Dogs suffering from lymphoma will be able to receive the same type of medical treatment as their human counterparts, as North Carolina State University becomes the first university in the nation to offer canine bone marrow transplants in a clinical setting.

Dr. Steven Suter, assistant professor of oncology in NC State’s College of Veterinary Medicine, received three leukophoresis machines donated by the Mayo Clinic in Rochester, Minn. Leukophoresis machines are designed to harvest healthy stem cells from cancer patients. The machines are used in conjunction with drug therapy to harvest stem cells that have left the patient’s bone marrow and entered the bloodstream. The harvested cancer-free cells are then reintroduced into the patient after total body radiation is used to kill residual cancer cells left in the body. This treatment is called peripheral blood stem cell transplantation.

The machines, once used for human patients, are suitable for canine use without modification, as bone marrow therapy protocols for people were originally developed using dogs.

“It’s not a new technology, it’s just a new application of an existing technology,” Suter says. “Doctors have been treating human patients with bone marrow transplantation for many years, and there have been canine patient transplants performed in a research setting for about 20 years, but it’s never been feasible as a standard therapy until now.”

Canine lymphoma is one of the most common types of cancer in dogs, but the survival rate with current treatments is extremely low. Peripheral blood stem cell transplantation, in conjunction with chemotherapy, has raised human survival rates considerably, and it is hoped that dogs will see the same benefits.

“We know that dogs who have received bone marrow transplants have a cure rate of at least 30 percent versus about 0 to 2 percent for dogs who don’t receive the transplants,” Suter adds. “The process itself is painless for dogs – the only thing they lose is a bit of body heat while the cells are being harvested.”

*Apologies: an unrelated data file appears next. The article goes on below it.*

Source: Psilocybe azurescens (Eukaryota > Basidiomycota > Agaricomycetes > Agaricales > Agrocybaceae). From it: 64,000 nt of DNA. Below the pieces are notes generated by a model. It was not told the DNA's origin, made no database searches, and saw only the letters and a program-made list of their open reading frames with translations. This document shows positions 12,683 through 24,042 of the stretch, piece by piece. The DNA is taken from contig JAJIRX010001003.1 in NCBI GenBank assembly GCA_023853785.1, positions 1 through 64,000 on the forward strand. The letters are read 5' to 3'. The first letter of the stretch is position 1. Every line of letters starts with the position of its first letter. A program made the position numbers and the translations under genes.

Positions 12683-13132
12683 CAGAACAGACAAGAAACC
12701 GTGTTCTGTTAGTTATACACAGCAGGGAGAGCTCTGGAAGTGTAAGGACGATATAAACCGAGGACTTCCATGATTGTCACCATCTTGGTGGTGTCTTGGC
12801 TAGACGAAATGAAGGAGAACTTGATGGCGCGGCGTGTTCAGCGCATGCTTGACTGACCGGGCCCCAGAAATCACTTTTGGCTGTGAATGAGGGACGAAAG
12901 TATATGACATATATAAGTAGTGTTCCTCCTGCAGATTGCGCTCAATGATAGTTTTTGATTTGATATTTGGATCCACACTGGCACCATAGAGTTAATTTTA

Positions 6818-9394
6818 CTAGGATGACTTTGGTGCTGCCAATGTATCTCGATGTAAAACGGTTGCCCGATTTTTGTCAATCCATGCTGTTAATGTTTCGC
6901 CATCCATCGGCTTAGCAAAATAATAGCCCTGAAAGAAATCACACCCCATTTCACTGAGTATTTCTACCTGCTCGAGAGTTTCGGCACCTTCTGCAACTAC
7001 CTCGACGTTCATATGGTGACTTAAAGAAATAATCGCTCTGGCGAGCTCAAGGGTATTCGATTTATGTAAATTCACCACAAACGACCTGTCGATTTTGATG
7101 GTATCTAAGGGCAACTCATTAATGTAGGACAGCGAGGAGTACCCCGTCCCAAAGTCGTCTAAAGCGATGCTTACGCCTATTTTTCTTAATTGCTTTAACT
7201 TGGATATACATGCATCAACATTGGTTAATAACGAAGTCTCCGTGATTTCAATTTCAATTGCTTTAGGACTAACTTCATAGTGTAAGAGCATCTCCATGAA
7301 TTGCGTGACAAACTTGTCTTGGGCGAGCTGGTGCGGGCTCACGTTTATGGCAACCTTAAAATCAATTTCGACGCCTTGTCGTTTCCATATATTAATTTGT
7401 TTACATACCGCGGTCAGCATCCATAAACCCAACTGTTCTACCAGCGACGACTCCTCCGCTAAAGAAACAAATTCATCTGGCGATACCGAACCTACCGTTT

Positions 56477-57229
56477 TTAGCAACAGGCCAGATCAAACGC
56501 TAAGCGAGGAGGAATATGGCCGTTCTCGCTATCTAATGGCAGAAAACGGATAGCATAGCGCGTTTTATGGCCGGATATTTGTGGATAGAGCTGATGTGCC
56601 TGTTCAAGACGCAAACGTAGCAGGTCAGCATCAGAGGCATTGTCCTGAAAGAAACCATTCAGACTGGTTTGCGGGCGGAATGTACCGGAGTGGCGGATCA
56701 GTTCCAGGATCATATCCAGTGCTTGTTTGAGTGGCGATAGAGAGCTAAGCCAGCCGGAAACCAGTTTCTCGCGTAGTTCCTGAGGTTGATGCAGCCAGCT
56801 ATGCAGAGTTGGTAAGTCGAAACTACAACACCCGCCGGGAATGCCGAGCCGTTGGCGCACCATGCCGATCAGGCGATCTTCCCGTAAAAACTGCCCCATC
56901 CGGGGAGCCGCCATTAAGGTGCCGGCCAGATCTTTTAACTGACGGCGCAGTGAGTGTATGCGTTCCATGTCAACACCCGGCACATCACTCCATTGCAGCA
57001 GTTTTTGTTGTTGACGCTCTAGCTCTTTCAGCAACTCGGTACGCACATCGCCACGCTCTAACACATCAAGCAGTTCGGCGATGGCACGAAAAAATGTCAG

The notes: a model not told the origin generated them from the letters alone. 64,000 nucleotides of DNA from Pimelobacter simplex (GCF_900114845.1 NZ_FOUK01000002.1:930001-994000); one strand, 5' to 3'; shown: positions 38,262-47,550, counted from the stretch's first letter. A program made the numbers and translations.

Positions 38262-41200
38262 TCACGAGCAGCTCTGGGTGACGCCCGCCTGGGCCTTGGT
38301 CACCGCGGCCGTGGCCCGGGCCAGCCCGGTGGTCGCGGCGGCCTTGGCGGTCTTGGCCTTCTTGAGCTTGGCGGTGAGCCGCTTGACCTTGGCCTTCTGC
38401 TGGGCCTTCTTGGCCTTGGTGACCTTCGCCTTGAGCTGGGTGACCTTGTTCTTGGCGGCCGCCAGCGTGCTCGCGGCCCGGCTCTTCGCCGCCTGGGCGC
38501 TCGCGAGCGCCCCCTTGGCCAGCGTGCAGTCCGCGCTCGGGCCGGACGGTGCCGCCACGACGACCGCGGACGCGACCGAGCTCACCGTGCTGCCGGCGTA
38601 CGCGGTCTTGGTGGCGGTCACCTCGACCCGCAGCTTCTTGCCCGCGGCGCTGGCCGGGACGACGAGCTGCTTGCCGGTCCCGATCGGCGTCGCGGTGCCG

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Purdue research finds similarities in dog, human breast cancer pre-malignant lesions

Purdue research finds similarities in dog, human breast cancer pre-malignant lesions

Sulma Mohammed, associate professor of cancer biology in Purdue’s School of Veterinary Medicine is looking at tissue samples to find similarities between canine and human lesions associated with breast cancer. A Purdue study found that dogs make an ideal model to study progression of the disease while it is still treatable. (Purdue News Service photo/David Umberger)

WEST LAFAYETTE, Ind.- Pre-malignant mammary lesions in dogs and humans display many of the same characteristics, a discovery that could lead to better understanding of breast cancer progression and prevention for people and pets, said a Purdue University scientist from the School of Veterinary Medicine.

A group of scientists including Sulma Mohammed have found similarities between benign lesions that are considered to carry risk for developing breast cancer in both canines and humans. Breast cancer is the second leading cause of cancer deaths in women.

“Dogs develop these lesions spontaneously in contrast to other available models and are exposed to the same environmental risk factors as humans,” said Mohammed, an associate professor in comparative pathobiology. “These shared features make the dog an ideal model to compare the breast lesions that will progress to cancer and those that will regress. Such a model will facilitate customized treatment and prevention strategies.”

Due to the success of mammographic screening and awareness by women, abnormal cell growth within breast tissues is frequently diagnosed, Mohammed said. These intraepithelial lesions are recognized risk factors for invasive cancer, and their presence affects patient management decisions.

“Once a lesion is identified, it can be treated with hormonal therapy if it is estrogen receptor (ER)-positive, but for low-risk and ER-negative lesions, we can’t do anything but wait and watch to see if it grows into a tumor,” Mohammed said. “With a dog model, we could study these lesions and test different prevention modalities before it becomes a cancer.”

The research appears in this month’s issue of the Journal of Cancer Epidemiology, Biomarkers, and Prevention. Mohammed’s co-authors include Sunil Badve from Indiana University; Margaret (Peg) Miller, Jun Xie and Elisabetta Antuofermo from Purdue; and Salvatore Pirino from the Sassari University School of Veterinary Medicine in Sardinia, Italy.